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Location: UFOUpDatesList.Com > 1997 > Oct > Oct 9

Re: Solved Abduction cases?

From: Dennis <dstacy@texas.net>
Date: Wed, 8 Oct 1997 22:08:27 -0500 (CDT)
Fwd Date: Thu, 09 Oct 1997 00:37:30 -0400
Subject: Re: Solved Abduction cases?

>From: Greg Sandow <gsandow@prodigy.net>
>To: "'UFO UpDates - Toronto'" <updates@globalserve.net>
>Subject: RE: UFO UpDate: Re: Solved Abduction cases?
>Date: Wed, 8 Oct 1997 10:04:42 -0400

>Supposedly they make women cuddle hybrid babies. They invent
>games to make children practice telekinesis. They create r
>elationships, bringing abductees together (Linda and Richard,
>remember?). They deliver environmental messages, which even
>if they're not genuine might involve a study of our reactions. They
>do the procedure David Jacobs labelled "mindscan," fastening their
>big black eyes on ours, and somehow entering our minds.

>Again, Dennis...you don't have to believe any of this goes on. But
>it's all in the abduction literature, and outlines a scenario in
>which the aliens cultivate relationships with us. They may also
>be using all the advanced technology you decide they ought to
>have -- while reverting to elementary procedures to make sure
>we know what's going on.

>Time to retire that tired old Vallee argument.

>Greg Sandow


Who could forget Linda and Richard? The trouble with Tribbles and
the latter, though, is that, aliens and Linda aside, no one else
has ever peered deep into his eyes.

As for "it's all in the abduction literature"...I would say
that's precisely the problem, as opposed to any sort of
"solution." Corso is in the UFO literature, too, but that in no
way makes him any more believable, even by as much as one little

The fact of the matter is that if you go back and read Eddie
Bullard's classic study of the then (circa 1987) existing UFO
abduction literature, you'll find that it's undergone some not so
subtle and significant mutations in the decade since his analysis
was published. The most obvious of these is the fact that, in
1987, _there was no such thing as a hybrid baby,_ not one, out of
the some 300 cases in the literature that Bullard looked at. In
addition, one of the eight stages that Bullard identified, the
Tour (of the ship), focused mainly on technological aspects, such
as the "bridge" or the power plant. That's now been replaced by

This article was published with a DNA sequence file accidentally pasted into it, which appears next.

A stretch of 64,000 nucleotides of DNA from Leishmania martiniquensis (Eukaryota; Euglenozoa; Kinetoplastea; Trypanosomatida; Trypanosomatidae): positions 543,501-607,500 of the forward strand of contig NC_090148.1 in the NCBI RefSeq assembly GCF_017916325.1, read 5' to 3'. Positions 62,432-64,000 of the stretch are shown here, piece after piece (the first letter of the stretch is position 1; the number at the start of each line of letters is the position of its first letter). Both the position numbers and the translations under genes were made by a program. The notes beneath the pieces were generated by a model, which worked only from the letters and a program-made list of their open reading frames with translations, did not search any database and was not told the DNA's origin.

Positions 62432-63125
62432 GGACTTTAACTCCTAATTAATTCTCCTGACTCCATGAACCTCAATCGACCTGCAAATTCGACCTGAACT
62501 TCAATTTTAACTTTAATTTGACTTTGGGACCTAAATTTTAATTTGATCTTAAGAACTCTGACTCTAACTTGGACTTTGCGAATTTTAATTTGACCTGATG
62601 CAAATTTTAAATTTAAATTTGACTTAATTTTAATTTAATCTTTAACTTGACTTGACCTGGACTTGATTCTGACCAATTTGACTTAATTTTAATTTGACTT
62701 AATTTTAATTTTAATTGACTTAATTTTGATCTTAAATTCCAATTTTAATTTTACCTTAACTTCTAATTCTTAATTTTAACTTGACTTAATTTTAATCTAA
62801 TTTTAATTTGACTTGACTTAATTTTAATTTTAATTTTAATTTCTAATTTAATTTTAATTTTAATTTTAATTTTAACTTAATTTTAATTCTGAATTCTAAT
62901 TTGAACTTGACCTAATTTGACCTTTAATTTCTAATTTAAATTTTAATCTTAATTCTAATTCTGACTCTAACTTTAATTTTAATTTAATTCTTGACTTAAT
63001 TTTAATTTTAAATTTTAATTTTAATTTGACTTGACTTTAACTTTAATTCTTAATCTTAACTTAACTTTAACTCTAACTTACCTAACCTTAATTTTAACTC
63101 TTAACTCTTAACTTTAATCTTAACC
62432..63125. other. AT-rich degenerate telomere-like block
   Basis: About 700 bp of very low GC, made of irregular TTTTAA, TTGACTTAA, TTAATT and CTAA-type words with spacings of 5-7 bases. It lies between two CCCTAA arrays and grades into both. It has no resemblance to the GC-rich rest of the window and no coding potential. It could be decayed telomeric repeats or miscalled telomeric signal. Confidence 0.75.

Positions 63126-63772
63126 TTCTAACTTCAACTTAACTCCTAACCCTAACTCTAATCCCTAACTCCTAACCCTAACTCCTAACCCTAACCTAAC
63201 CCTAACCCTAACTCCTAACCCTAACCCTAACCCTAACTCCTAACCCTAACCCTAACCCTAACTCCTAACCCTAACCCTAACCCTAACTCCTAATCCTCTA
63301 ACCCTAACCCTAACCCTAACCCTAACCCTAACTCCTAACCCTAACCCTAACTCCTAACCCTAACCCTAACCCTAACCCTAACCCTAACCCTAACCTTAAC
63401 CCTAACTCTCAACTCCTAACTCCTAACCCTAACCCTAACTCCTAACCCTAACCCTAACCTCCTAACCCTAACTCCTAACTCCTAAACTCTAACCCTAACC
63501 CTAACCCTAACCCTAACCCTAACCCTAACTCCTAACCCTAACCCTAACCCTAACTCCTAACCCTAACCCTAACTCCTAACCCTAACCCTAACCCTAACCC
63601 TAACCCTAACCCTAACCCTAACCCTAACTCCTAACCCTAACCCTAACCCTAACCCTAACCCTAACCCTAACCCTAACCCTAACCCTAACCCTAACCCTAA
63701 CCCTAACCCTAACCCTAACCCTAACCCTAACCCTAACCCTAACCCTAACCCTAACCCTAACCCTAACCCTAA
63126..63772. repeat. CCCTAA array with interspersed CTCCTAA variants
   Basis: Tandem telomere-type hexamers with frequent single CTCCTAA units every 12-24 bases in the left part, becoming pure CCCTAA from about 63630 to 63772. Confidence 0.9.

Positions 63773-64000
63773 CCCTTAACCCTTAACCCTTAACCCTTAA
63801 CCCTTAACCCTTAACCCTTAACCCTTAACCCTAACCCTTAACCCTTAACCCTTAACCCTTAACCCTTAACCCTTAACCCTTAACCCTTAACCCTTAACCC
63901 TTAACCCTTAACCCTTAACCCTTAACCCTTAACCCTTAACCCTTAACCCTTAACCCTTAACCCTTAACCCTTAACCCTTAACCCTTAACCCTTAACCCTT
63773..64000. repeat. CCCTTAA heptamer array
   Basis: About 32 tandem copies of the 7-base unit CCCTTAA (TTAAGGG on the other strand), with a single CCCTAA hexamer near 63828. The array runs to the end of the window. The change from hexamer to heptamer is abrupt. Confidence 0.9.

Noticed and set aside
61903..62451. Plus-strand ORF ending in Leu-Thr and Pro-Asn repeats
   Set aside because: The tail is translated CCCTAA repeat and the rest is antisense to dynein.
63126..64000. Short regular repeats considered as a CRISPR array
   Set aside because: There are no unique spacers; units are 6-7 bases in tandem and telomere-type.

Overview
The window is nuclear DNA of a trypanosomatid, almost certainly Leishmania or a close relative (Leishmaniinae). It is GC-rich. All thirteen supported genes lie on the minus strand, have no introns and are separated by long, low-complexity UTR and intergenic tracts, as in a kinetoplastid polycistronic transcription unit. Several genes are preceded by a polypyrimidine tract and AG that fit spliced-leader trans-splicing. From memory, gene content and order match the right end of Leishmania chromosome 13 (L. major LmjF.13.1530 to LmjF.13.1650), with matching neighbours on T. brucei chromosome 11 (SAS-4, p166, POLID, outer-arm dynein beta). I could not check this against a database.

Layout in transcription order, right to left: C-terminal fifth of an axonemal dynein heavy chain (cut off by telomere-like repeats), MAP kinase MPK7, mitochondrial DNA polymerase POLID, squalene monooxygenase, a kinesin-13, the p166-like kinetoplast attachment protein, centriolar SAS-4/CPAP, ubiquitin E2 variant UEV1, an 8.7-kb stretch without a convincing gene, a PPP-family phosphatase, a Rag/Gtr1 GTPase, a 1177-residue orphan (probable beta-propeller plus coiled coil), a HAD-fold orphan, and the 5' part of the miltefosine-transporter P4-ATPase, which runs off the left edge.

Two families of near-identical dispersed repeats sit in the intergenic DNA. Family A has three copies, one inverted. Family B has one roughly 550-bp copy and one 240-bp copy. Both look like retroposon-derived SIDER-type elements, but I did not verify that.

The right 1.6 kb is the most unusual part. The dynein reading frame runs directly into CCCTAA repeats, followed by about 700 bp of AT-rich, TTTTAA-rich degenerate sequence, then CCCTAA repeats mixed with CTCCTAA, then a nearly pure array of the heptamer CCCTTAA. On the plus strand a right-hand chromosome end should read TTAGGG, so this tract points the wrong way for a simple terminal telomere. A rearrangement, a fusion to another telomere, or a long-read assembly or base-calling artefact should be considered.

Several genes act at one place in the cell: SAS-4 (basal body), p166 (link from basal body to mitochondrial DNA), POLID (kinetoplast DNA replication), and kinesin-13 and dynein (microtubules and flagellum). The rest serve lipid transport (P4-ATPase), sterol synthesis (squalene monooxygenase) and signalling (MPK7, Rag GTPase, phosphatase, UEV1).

the so-called "Nursery." In addition, Bullard's "Examination"
stage of the time had little or nothing sexual about it, and we
all know what that's been replaced by, don't we? The types
(species?) of aliens allegedly involved have exploded
exponentially as well. And while I'd have to go back and check my
Bullard to be absolutely sure, I suspect the much bruited but
never confirmed "implant" falls into the same category.

So where did the abrupt -- in less than a decade -- changes come
from, the aliens themselves, or a complex interaction between the
experiencer and the investigator, with much unbridled hypnosis
thrown in for good measure? In other words, do we see a real
change in the alien program (progrom?), or do we see influences
that were rife throughout society at the same time, ie, child
abuse, abortion anxiety, political correctness over sexual abuse,
missing children, concerns over global warming, etc., merely
reflected, or made manifest in the abduction literature, as any
sociologist worth his salt would no doubt argue?

The majority of these new elements were introduced into the
literature by first Hopkins and then Jacobs. John Mack, for
instance, took essentially some of their same case pool and came
up with an entirely different "literature," one which included
past lives lived as aliens or hybrid aliens. At Roswell this past
July, Mack said something to the effect that "15 minutes spent in
the presence of the aliens was worth 15 years of meditation." Leo
Sprinkle and John Salter (now going under the name of John Hunter
Grey, if memory serves) seem to think that being abducted is
pretty groovy, too. It's also in the abduction literature that
"one in forty of us" has been abducted. Also in the abduction
literature: Strieber, Jordan, Boylan, Haley, Wilson, Turner,
Hill, Walton, Collings, Jamerson, and so on.

So what does "abduction literature" _mean_ -- in any meaningful
sense, that is? Do you want me to believe all of it, and then try
to make sense of it? Or am I allowed to say, "No, I'm sorry, but
both you (the abductee) and you (the nominal investigator) are
going to have to come up with something more convincing in the
way of circumstantial evidence before I believe any of it"?

The problem with the abduction "literature" is, mainly, that it's
just that -- literature, stories, anecdotes, tales told by who
knows who, full of sound and fury, sex and circumstance, pomp and
paranoia, but in the end signifying nothing, nothing that any of
us can lay hands on, anyway.

As for the real abduction literature, my advice would be to wait
for Don DeLillo's next novel. Maybe he'll give it the treatment
we've all been waiting for -- and no doubt richly deserve.


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